JULY 1864 SOLDIER LETTER—PRIVATE ADAM KREPS, CO. A, 67TH US COLORED TROOPS, TO HIS FATHER

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Item Code: 945-430

Dated “Morganzia La. July 17th 1864.” Addressed to father J.F. Kreps. 4 pp. in ink on lined paper, 5 x 8.” Exhibits fold-marks and soiling along rear page fold-lines. Else VG. In protective sleeve.

Note: Adam Kreps served in three regiments, first mustering into Co. “F”, 15th Pa Cavalry, then transferring with a Lieutenant’s commission into Co. “A”, 67th Regt. U.S.C.T., 2/24/1864, then transferring again into Co. “E”, 92nd Regt. U.S.C.T., 7/12/1865, mustered out of service, 12/31/1865. Kreps served exclusively in the western theater and with the U.S.C.T. regiments mostly in Louisiana. His correspondence consists of letters to family, primarily to his father J.F. Kreps.

In this letter Adam Kreps writes of the continuing exhausting fatigue duty in Morganzia, and of sickness and the return of his colonel, the invasion scare in Pennsylvania [the burning of Chambersburg] and his hopes for the 1864 elections. Excerpts as follow:

“We are still at the duty digging trenches. For my part I am tired of this kind of duty. To be sure it is not so dangerous as duty in the field, but at the same time there is as many died here as if we had been in the field. There is still a great deal of sickness. We have lost 27 men since the organization of this company…

“We expect Col. in a few days. Most of the officers will be pleased when he returns as are heartily tired of the present rule although they partial to the Lieut. col. when the Col. left for home…I have heard from Penna. That the state is again threatened by the rebels but I suppose it is just a scare…I see Lincoln is again up for the presidency and would like to vote for him…I think Fremont is a demagogue…I think Chase is the best man that could be got…”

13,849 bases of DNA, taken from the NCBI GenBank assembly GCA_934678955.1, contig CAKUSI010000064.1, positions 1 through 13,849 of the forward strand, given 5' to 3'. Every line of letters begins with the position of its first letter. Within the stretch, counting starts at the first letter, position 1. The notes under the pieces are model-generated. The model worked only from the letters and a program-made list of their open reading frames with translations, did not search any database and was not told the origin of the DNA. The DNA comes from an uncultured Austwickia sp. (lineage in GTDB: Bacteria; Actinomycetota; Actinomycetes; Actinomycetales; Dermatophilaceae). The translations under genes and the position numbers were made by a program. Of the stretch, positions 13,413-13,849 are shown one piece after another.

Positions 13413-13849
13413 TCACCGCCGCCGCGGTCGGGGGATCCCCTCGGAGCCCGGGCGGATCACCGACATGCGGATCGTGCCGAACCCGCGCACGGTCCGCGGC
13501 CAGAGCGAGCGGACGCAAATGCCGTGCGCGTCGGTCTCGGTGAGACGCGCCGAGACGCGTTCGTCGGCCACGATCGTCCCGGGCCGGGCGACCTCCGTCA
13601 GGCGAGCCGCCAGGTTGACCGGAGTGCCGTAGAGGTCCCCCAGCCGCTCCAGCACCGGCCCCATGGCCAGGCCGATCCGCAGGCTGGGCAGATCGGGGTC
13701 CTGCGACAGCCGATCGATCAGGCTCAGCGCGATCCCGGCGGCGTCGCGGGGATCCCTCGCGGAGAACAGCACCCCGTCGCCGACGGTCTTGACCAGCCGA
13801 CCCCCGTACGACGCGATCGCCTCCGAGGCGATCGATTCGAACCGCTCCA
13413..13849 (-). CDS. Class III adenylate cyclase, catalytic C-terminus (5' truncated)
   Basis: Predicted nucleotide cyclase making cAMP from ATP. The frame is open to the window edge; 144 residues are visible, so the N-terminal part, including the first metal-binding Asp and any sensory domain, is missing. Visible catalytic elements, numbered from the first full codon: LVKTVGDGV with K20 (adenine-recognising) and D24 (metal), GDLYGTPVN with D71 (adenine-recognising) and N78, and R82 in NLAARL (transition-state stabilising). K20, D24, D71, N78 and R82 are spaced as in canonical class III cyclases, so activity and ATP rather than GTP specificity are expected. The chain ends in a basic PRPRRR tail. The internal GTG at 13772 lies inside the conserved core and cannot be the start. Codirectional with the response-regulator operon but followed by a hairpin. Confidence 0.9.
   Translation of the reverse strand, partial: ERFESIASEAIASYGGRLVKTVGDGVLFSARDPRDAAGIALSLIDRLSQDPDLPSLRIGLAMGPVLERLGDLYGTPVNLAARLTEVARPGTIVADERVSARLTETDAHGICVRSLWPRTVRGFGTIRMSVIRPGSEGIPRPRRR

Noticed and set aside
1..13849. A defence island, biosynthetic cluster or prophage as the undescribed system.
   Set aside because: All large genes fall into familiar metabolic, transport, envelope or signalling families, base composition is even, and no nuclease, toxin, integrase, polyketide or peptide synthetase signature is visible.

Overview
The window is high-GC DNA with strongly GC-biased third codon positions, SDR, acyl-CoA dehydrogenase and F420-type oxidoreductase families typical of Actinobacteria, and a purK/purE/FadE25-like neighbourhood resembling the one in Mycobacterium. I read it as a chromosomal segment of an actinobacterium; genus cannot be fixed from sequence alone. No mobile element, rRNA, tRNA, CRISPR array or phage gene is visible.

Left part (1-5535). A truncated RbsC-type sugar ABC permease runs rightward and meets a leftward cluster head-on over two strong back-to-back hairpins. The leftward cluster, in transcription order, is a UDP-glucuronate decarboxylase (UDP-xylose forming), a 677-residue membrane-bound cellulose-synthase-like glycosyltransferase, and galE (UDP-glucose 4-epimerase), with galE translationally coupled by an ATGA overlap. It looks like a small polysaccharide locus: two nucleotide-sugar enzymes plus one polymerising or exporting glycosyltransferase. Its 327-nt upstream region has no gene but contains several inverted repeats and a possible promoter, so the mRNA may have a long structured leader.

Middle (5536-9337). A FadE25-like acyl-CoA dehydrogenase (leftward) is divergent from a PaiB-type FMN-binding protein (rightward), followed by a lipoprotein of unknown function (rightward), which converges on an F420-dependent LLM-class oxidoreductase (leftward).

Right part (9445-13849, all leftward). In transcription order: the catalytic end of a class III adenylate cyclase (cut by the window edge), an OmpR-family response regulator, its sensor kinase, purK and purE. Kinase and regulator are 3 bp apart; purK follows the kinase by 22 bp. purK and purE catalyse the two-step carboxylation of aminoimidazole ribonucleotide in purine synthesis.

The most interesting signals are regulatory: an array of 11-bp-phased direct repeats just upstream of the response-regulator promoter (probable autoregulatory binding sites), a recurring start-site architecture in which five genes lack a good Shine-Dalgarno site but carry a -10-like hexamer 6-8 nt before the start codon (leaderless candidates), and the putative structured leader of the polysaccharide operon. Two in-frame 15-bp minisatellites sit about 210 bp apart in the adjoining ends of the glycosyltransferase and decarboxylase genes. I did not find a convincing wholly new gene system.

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Born in 1806 in Lebanon, PA, J.F. Kreps established himself in Greencastle as an enterprising farmer and businessman, moving to West Newton/ Rostraver Township. An ardent Union patriot, Kreps raised troops and money, and served as a civilian Pennsylvania regimental commissioner, spending two months in that capacity visiting PA regiments serving with Gen. Rosecrans’ army at Stones River, TN, in late spring/early summer 1863; also visiting PA Army of the Potomac units in 1864.

He also contributed five sons to the Union army—John, Francis, Adam, William and David Dempsey (with John, Francis and Adam serving as officers), in five different regiments, all of whom would survive, though son John would be severely wounded at Liberty Gap, TN, and son Frank, captured at Chickamauga, would spend 14 months in various Confederate prisons before making an heroic and hair-raising escape from Columbia, S.C., in 1864.

The bulk of the letters in this first family grouping (27 letters dating from August 7, 1861 to July 1864) are from J.F. Kreps to son Adam (15th PA Cavalry, 67th Regt. U.S.C.T., 92nd Regt. U.S.C.T. Also letters to son Frank (77th PA Infy) and son George, and six to wife Eliza, most of which were written during J.F. Kreps tour of General Rosecrans’ army. Subsequent groups contain letters home from sons Adam, William, John and David Dempsey. Taken as a whole, the Kreps letters present a valuable and fascinating picture of the coming and goings of an American family at war.   [JP]  [ph:L]

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